HSBC Holdings Plc said it was deceived by oil tycoon Lim Oon Kuin and his children as civil lawsuits brought by the bank and liquidators of his collapsed fuel trading empire kicked off in Singapore.
(Bloomberg) — HSBC Holdings Plc said it was deceived by oil tycoon Lim Oon Kuin and his children as civil lawsuits brought by the bank and liquidators of his collapsed fuel trading empire kicked off in Singapore.
Hin Leong Trading Pte. and its court-appointed managers are suing the Lims as they seek to recover funds to pay more than 20 bank creditors including HSBC and DBS Group Holdings Ltd. HSBC’s suit against the Lims also got underway in a case alleging conspiracy and fraudulent misrepresentation over two transactions, It’s seeking to recover more than $85 million, a fraction of what was lost.
“It is HSBC’s case that it has been a victim of brazen fraud perpetrated by the defendants,” the bank’s lawyers said in an opening statement, adding the Lims cheated various banks into extending financing by hiding Hin Leong’s dire business straits.
The lenders combined are owed about $3.5 billion after Singapore-based Hin Leong failed under a cloud of alleged fraud and hidden losses about three years ago. The company was once one of the largest fuel traders in the Asian finance hub.
OK Lim, as the 81-year-old businessman is popularly known, is separately facing multiple charges of cheating and forgery brought by prosecutors. He pleaded not guilty in a trial earlier this year with the verdict yet to be announced.
“The Lim family must be held accountable for their fraudulent actions,” lawyers for the liquidators Drew & Napier LLC said in their opening statement. “The egregiousness of their conduct warrants no less a response than that.” Hin Leong’s liquidators are PricewaterhouseCoopers LLP’s Chan Kheng Tek and GTP Advisory PAC’s Goh Thien Phong.
Cavinder Bull, leading the liquidators’ suit, said the Lims’ defense that hinge on blaming a team of employees who let them down was not credible. The Lims deliberately perpetuated a fraud and none of the banks would have dealt with them if they knew the truth, Bull said.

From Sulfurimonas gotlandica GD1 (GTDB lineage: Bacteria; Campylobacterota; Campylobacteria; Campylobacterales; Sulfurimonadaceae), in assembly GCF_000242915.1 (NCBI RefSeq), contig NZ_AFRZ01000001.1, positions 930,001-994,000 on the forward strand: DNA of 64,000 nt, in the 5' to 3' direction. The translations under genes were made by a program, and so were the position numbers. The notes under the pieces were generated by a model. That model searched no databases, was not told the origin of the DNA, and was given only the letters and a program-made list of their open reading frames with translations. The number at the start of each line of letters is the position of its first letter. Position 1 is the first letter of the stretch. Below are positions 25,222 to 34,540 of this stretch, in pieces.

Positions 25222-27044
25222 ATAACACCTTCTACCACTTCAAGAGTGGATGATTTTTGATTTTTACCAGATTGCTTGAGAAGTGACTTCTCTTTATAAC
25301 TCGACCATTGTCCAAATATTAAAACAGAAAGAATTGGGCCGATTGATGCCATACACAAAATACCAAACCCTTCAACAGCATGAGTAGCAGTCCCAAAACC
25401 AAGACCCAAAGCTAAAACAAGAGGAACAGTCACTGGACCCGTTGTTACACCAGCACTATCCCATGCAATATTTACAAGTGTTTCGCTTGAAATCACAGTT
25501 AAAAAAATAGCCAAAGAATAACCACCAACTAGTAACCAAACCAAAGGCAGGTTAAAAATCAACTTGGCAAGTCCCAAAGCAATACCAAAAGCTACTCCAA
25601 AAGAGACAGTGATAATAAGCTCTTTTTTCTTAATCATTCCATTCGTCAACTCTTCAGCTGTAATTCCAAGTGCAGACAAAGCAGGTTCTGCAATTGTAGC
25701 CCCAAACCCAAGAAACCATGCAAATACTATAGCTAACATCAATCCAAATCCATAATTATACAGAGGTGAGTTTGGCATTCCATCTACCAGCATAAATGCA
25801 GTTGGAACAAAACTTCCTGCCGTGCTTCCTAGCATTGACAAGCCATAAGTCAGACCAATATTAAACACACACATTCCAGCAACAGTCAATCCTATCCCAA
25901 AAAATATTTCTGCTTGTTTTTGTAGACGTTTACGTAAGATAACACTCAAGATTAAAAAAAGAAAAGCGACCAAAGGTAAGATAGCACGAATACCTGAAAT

At the same hearing, Sarjit Singh Gill of Shook Lin & Bok LLP, representing HSBC, accused the Lims of deliberately concealing “staggering losses” from its financiers. “It is now diabolical for the Lims to try to throw their employees under the bus,” he said.
In their defense, Lim’s lawyers from Davinder Singh Chambers LLC said in their opening statement that the liquidators’ claims have no merit in law and in fact, and should be dismissed. It said the same of HSBC’s claim, adding the lender’s evidence is “riddled with inconsistencies,” not supported by documents and is self-serving.
London-based HSBC is seen as having the most exposure to Hin Leong’s collapse at $600 million, based on earlier estimates in court filings. DBS, ABN Amro Bank NV and Singapore’s Oversea-Chinese Banking Corp. are next at about $200 million to $300 million each.
Lim’s family, including his children Evan Lim Chee Meng and Lim Huey Ching, had as much as $3.5 billion of assets worldwide frozen by the Singapore High Court in 2021. The children were both directors of Hin Leong.
–With assistance from Alfred Cang, Chanyaporn Chanjaroen and Shamim Adam.
(Updates throughout with detail from trial)
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